Photo courtesy of Howard Beard

The King’s Head Inn, now Sinegar  House, was open by 1782 and  then  called the Three Horse Shoes.  Father and son, George and James Lugg followed each other as licensees from at least 1842 to 1863. Both had various other occupations, George  did some farming and in old age opened a grocer’s shop while James combined Inn keeping with butchery. From time to time public auctions were held at the Inn  and in 1843 five local cottages (two unoccupied) were put up for sale.

But another auction in 1865 was the Inn itself, the sale particulars were as follows; “for sale with a large club room and outbuildings situated in the main street of the town of Bisley, nearly opposite the old Market Place . The above may be converted into three houses at a small outlay.” The Inn was  indeed divided, half remained  a pub and the other half housed a blacksmith and his workshop. However the last landlord, Alfred Gardiner, a carpenter, with a wife and young family decided there was no future for him in Bisley and emigrated to America where he died in Oklahoma aged 77. The Inn then closed and the property was acquired by a builder, George Peglar and turned into a  “villa residence“.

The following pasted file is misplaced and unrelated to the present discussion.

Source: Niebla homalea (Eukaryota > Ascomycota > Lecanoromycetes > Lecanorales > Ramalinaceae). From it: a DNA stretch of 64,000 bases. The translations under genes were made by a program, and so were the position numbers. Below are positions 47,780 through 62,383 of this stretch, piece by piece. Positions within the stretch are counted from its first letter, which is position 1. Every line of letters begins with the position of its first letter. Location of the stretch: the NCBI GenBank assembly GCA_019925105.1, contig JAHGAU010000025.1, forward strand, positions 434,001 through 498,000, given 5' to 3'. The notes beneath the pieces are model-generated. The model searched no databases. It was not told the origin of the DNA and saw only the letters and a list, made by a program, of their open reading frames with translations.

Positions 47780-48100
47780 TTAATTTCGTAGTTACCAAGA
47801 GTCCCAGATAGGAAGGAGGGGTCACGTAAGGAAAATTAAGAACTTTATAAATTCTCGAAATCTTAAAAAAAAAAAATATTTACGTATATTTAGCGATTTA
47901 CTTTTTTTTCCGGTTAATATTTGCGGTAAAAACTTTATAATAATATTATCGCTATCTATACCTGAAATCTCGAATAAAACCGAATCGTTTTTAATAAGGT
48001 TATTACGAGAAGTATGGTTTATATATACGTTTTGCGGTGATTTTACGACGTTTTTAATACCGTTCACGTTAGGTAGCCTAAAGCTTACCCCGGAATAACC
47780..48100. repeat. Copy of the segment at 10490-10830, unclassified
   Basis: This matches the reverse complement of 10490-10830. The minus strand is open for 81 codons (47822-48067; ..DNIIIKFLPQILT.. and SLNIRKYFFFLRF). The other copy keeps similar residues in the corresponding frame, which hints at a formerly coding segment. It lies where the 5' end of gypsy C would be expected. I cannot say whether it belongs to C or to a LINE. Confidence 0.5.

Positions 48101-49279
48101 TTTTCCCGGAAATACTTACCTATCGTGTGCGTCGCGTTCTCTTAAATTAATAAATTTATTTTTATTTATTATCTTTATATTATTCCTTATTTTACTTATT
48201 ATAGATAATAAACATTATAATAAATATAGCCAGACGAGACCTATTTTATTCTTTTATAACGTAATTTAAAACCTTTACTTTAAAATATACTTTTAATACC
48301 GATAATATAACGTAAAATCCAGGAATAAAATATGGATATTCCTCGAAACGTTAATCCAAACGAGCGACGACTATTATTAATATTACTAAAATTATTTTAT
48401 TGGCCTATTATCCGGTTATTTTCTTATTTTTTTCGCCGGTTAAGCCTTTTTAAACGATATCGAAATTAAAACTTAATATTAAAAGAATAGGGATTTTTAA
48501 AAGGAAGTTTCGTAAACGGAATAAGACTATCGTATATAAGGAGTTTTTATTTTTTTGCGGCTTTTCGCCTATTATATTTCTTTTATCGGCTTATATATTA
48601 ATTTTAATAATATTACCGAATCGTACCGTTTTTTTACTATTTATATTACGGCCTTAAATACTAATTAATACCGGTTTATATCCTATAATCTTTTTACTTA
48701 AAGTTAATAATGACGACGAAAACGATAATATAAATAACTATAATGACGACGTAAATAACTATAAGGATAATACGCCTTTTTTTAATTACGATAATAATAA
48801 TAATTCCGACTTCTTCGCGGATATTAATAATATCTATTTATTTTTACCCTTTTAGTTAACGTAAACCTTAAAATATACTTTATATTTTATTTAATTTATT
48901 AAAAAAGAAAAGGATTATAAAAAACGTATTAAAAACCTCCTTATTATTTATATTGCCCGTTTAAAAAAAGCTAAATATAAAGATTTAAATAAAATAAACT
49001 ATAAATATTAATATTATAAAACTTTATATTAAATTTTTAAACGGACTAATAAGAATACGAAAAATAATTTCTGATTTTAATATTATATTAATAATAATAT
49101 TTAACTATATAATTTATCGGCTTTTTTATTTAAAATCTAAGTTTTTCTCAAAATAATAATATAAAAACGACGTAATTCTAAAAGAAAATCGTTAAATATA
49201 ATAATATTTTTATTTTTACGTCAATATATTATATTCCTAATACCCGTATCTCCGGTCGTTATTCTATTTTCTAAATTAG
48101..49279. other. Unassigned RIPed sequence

For a time it became the police station but by 1914 it had been bought by William Joseph Pull. He was a piano manufacturer from North London. Why was he in Bisley? One clue is that he married Emma Jane Peglar, daughter of George Peglar, one time owner of Sinegar Square. It’s a mystery how they met but Emma Jane brought all her children back to Bisley to be baptised.

Research by Juliet Shipman



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